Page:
Typically, your best bet is to look up the specific area or mountain that you plan to hike. Most states or mountains will have organizations meant to dispatch information about the weather for their specific area of coverage.
In the United States, the National Weather Service often will provide forecasts for specific mountain regions. You should look up the area you wish to travel to with the service to find a forecast. The accuracy depends on how well traveled the mountains are. For example, there are location-specific forecasts for many mountains in Seattle like the Olympic Mountains, the North Cascades, and the Central Cascades because they are so well traveled. These forecasts are routinely updated. Other states will have these as well. While the webpage for Vermont and Northern New York's mountains is not nearly as well-developed, they still boast a solid forecast, though it is harder to read in its all caps format. More in the middle of the spectrum, mountains like the Sawtooth in Idaho have reasonably good websites through the National Weather Services, complete with 7-day forecasts and radar maps. In San Diego, the Riverside County Mountains have a similar webpage.
Outside of the United States, things may get a little bit trickier as not everywhere will have forecasts for you online (or in English)! However, some places are better than others, some even better than the United States. For example, if you were planning on hiking in Scotland, the Mountain Weather Information Service, or MWIS, has a webpage that produces eight forecasts, seven days a week, released at 4:30 PM each day. Hikers can check at the website before they go and they also have a mobile phone application for looking up on the go. Forecasted areas include the Northwest Highlands, the West Highlands, the Cairngorms National Park and Monadhliath, the Southeastern Highlands, the Southern Uplands, the Lake District, the Snowdonia National Park, and the Peak District and Yorkshire Dales.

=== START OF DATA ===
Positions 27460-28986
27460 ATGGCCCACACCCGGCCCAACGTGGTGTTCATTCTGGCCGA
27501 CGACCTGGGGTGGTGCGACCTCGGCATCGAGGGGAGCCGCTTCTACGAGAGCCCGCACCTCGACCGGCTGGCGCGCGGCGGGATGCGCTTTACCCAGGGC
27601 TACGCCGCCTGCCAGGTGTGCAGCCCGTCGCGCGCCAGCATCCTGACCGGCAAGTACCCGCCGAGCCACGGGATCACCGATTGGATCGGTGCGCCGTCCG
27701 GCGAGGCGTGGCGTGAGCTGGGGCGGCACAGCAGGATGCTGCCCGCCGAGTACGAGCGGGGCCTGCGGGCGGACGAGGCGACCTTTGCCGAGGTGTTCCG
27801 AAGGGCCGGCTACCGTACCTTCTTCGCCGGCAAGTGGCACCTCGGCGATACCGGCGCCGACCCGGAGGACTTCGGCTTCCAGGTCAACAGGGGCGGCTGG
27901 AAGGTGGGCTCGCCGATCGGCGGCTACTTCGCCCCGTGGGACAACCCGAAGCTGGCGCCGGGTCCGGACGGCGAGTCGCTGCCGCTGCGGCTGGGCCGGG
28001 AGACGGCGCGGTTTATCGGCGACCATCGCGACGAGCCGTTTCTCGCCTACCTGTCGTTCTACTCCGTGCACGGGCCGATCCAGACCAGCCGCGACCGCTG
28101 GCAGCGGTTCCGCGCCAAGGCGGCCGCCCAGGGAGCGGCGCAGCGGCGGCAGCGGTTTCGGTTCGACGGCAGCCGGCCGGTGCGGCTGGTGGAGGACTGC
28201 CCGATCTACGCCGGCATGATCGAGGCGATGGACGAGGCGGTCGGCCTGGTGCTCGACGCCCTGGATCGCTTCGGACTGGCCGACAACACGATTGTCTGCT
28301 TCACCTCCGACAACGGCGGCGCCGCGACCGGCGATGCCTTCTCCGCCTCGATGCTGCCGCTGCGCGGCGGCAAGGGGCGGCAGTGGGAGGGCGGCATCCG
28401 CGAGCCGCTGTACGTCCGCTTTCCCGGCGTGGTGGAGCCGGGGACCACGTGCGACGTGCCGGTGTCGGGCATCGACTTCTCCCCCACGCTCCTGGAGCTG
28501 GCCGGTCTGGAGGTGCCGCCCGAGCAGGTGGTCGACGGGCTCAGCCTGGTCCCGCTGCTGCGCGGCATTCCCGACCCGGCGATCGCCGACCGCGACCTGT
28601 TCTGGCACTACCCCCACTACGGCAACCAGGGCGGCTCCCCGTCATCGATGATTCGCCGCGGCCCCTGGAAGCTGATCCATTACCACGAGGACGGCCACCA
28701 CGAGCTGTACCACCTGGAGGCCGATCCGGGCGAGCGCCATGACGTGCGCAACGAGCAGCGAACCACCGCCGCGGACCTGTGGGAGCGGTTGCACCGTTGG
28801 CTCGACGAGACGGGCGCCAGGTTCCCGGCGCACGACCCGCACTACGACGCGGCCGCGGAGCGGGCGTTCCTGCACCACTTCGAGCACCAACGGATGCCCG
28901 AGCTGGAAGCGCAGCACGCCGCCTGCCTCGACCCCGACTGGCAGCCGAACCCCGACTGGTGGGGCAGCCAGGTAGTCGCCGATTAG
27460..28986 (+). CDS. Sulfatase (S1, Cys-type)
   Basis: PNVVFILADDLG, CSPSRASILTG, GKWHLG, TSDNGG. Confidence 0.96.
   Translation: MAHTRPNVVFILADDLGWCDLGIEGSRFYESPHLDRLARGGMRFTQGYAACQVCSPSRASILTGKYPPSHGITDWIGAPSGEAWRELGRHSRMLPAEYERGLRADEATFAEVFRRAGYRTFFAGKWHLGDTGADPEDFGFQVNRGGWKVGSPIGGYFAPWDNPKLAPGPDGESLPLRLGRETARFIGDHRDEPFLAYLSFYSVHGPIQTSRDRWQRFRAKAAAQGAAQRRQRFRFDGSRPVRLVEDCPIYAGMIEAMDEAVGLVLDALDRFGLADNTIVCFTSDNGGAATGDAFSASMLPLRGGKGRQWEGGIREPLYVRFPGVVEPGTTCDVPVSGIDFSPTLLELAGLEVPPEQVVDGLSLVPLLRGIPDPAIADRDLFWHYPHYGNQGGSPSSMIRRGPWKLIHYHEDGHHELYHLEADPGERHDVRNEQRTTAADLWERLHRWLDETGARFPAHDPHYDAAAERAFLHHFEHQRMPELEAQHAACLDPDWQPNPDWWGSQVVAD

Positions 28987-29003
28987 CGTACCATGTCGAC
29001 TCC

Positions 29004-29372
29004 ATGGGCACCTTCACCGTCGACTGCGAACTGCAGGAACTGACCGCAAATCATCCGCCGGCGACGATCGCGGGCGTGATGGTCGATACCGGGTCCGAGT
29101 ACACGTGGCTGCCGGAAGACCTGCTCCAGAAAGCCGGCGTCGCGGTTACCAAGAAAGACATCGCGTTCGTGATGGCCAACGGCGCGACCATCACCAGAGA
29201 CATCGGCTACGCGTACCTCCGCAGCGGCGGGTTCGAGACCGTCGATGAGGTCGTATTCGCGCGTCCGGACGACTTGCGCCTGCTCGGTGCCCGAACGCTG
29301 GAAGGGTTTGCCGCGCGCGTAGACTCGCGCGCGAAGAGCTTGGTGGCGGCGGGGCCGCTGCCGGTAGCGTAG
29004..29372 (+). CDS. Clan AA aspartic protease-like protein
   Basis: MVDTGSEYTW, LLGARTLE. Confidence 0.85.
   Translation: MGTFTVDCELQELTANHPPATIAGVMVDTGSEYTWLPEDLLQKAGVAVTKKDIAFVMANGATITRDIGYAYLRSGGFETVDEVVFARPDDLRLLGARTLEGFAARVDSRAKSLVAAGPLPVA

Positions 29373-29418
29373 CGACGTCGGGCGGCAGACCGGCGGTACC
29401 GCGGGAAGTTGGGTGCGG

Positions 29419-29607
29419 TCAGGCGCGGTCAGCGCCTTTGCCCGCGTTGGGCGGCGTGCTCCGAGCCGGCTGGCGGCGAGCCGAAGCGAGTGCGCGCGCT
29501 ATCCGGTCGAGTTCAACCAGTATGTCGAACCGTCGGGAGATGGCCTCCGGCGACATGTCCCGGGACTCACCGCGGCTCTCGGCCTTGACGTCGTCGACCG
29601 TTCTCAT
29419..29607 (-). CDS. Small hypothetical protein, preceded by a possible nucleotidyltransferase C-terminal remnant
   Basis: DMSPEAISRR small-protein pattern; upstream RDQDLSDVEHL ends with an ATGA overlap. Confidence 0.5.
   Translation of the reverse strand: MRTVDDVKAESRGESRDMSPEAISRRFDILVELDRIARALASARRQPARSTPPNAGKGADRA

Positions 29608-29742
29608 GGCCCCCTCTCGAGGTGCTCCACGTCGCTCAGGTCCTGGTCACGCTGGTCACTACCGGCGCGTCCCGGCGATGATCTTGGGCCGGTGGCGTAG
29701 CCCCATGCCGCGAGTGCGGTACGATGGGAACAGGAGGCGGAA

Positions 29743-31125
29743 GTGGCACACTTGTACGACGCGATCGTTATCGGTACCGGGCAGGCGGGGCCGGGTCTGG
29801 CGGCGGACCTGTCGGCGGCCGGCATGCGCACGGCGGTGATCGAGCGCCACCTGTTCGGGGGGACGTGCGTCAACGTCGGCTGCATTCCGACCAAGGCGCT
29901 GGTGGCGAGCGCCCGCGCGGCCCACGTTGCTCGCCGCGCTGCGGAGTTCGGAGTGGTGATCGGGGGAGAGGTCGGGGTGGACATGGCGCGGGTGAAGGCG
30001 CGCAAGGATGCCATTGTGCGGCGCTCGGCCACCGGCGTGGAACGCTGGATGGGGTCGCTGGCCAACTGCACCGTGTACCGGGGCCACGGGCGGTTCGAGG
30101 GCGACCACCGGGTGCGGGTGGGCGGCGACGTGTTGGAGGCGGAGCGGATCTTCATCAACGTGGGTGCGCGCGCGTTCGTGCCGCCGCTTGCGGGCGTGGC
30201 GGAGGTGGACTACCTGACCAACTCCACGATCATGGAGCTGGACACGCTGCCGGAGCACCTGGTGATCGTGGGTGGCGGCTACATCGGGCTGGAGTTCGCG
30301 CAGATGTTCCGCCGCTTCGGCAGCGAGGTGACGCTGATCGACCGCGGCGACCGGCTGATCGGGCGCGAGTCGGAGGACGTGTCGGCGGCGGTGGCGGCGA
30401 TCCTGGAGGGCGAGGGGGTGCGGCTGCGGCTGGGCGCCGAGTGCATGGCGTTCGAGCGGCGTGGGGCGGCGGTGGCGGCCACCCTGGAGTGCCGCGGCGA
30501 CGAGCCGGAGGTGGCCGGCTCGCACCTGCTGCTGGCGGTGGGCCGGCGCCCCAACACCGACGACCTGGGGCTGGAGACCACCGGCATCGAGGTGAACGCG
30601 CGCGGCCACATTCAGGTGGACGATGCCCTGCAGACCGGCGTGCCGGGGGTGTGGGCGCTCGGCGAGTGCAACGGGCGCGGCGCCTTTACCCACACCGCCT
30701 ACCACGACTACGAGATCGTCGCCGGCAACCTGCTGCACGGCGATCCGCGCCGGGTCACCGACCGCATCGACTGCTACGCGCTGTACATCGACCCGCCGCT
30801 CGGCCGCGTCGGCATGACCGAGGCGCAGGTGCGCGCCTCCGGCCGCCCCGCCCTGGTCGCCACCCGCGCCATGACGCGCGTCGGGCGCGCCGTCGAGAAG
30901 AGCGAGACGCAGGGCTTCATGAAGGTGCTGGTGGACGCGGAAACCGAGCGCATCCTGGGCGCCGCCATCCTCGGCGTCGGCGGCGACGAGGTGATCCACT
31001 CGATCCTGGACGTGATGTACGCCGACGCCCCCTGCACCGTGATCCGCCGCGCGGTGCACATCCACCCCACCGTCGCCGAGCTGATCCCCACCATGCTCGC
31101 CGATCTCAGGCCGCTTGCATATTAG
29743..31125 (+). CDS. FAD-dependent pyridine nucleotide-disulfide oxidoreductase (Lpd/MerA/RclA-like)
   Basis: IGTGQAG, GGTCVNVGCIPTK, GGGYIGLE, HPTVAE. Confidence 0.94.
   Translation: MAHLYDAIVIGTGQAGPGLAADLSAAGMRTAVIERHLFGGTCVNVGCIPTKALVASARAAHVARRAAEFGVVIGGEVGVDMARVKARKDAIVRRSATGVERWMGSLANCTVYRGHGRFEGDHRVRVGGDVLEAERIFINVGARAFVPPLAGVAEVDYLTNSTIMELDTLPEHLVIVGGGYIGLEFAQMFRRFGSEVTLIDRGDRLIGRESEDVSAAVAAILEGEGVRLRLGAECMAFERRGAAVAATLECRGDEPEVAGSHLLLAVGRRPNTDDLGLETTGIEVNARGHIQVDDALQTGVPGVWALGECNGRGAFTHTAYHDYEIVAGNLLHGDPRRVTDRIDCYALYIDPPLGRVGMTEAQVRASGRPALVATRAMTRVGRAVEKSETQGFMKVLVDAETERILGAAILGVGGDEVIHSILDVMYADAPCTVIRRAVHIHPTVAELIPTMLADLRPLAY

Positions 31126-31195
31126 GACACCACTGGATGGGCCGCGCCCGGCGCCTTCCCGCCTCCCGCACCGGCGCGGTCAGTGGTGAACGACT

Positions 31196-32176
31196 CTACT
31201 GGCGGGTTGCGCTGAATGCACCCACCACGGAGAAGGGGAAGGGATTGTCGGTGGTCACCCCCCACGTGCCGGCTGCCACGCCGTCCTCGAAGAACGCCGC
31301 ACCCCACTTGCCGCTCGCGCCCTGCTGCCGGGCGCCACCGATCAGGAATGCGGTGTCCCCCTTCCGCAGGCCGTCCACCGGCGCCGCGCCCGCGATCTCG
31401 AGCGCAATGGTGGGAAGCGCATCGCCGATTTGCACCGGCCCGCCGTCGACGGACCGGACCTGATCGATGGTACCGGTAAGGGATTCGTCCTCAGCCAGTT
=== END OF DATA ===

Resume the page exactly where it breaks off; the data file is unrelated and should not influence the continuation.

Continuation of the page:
More generally though, a good website to look at is called Mountain Forecast. The website allows you to look by typing in a mountain or to navigate by range, sub-range, and mountain type. However, though it boasts many mountains, it still lacks smaller ones and does not generate its own reports, relying on nearby weather stations that can still be far away and downhill. For mountains outside of the US though, this can still prove very useful, particularly for more well trafficked mountains.
Whatever these websites say though, remember that forecasts can be incorrect. Always plan ahead and rely on your best asset - your instincts. When you are climbing, there is nothing more important than staying alert.